15 thoughts on “Cuba’s Prestige Pains its Enemies

  • Cuba’s truth from Elio is funny.

    Have real elections switch to democracy and free speech.
    1 party communist regimes have no merit never will.

  • Nick, you omit noting that Cuba by “exporting medical expertise” is simultaneously promoting communism. It is not for naught that medical students in Cuba have to attend compulsory classes in Marx/Engels/Lenin teachings.
    As for weapons or products used in torture or executions, the communist world does not require advice or guidance upon the practice of either.
    If Nick, by declaring that Elio’s views are as acceptable as mine, followed by declaring that “Conservatism and Communism both have their flaws” you hope to persuade that you have unbiased ‘balance’, you fail, for your views are crystal clear that you are virulently opposed to capitalism.
    As for the alternative…..?

  • As laughable as his articles are, it’s good to hear from Elio every once in a while to take the temperature of the Castro dictatorship’s last days. It’s curious how both the Russians and the Cubans have “discovered” a vaccine at the same time, yet the supporting evidence for the efficacy of the vaccine remains unpublished for the world to validate. These public announcements are obviously intended for internal public consumption. By the way, does Elio know that nearly 25% of the Cuban medical staff that went on mission to Brazil did not return to Cuba?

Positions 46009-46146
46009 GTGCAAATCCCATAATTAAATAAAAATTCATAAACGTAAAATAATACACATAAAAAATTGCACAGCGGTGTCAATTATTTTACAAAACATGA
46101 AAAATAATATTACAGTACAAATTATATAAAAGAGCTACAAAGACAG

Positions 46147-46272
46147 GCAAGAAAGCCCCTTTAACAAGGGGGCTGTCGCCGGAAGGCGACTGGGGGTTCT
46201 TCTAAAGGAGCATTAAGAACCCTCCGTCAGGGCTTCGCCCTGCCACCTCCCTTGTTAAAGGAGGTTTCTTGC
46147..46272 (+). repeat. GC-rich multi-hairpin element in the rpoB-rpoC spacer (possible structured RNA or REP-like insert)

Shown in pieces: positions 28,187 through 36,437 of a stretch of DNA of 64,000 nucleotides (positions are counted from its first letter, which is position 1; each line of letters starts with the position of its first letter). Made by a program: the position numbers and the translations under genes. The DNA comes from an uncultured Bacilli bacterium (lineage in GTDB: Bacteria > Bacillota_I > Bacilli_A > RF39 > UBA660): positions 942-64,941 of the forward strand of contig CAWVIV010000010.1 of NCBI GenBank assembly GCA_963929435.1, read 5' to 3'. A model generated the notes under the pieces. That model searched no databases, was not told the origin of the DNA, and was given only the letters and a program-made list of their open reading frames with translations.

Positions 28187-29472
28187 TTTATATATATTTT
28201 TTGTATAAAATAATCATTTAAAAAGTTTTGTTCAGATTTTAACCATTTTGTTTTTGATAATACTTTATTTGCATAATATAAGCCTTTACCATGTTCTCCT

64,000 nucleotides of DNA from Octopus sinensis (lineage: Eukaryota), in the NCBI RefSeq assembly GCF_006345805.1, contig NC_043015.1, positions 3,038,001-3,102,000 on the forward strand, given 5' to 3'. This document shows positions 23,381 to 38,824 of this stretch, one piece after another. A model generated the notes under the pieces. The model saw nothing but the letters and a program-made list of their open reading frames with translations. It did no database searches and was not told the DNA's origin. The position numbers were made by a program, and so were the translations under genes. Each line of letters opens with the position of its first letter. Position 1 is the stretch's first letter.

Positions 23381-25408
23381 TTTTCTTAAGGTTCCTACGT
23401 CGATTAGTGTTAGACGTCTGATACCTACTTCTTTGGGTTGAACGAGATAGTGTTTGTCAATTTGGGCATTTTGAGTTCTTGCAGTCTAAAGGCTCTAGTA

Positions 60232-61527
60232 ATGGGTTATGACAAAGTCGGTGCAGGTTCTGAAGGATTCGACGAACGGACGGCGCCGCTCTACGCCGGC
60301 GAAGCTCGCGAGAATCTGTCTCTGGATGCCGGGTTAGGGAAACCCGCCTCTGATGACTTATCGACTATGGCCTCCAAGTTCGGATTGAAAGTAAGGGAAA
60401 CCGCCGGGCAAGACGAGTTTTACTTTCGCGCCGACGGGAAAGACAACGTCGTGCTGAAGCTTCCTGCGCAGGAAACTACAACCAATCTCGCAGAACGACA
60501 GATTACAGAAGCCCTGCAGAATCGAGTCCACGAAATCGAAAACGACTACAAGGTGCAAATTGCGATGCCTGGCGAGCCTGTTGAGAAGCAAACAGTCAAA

• Some countries earn revenue from exporting weapons and products used in torture or executions. Cuba earns revenue through exporting medical expertise. I know which I would find to be preferable regardless of Mr MacD constantly pointing out the flaws.
    As I have said Mr MacD, you make some very valid points on a variety of matters. I don’t dispute this.
    Elio’s opposing views are just as valid.
    They provide a counterbalance. A counterbalance that I am always pleased to see. I would suggest that Conservatism and Communism both have their flaws.
    My point is that it is preferable to read both sides of the argument in HT.
    Now that’s not a complicated point.

  • Oh Nick, your memory is short! You obviously do not recall my praise of Cuban medical staff, both nurses and doctors, and my admiration for the services that they provide despite the conditions under which they have to work.
    I have written in these pages of the medical attention I have personally received in Cuba, and of the missing door handles, broken windows, lack of drugs that doctors would like to prescribe,
    and difficulty in maintaining sanitary conditions. I have also mentioned that I have family members who have served in the so-called Cuban medical brigades in contracting countries.
    I understand your desire to support Elio, but do not denigrate my view of the medical fraternity of Cuba, for doing so is to fail to acknowledge the talents I have described.
    Yes, I am a critic of the working conditions, but they and the shortage of drugs, are due to the Castro regime. I am also critical of the propaganda blarney about how Cuban medical brigades are saving the world – as if donating, when their actual function is to supply the Castro coffers with revenue.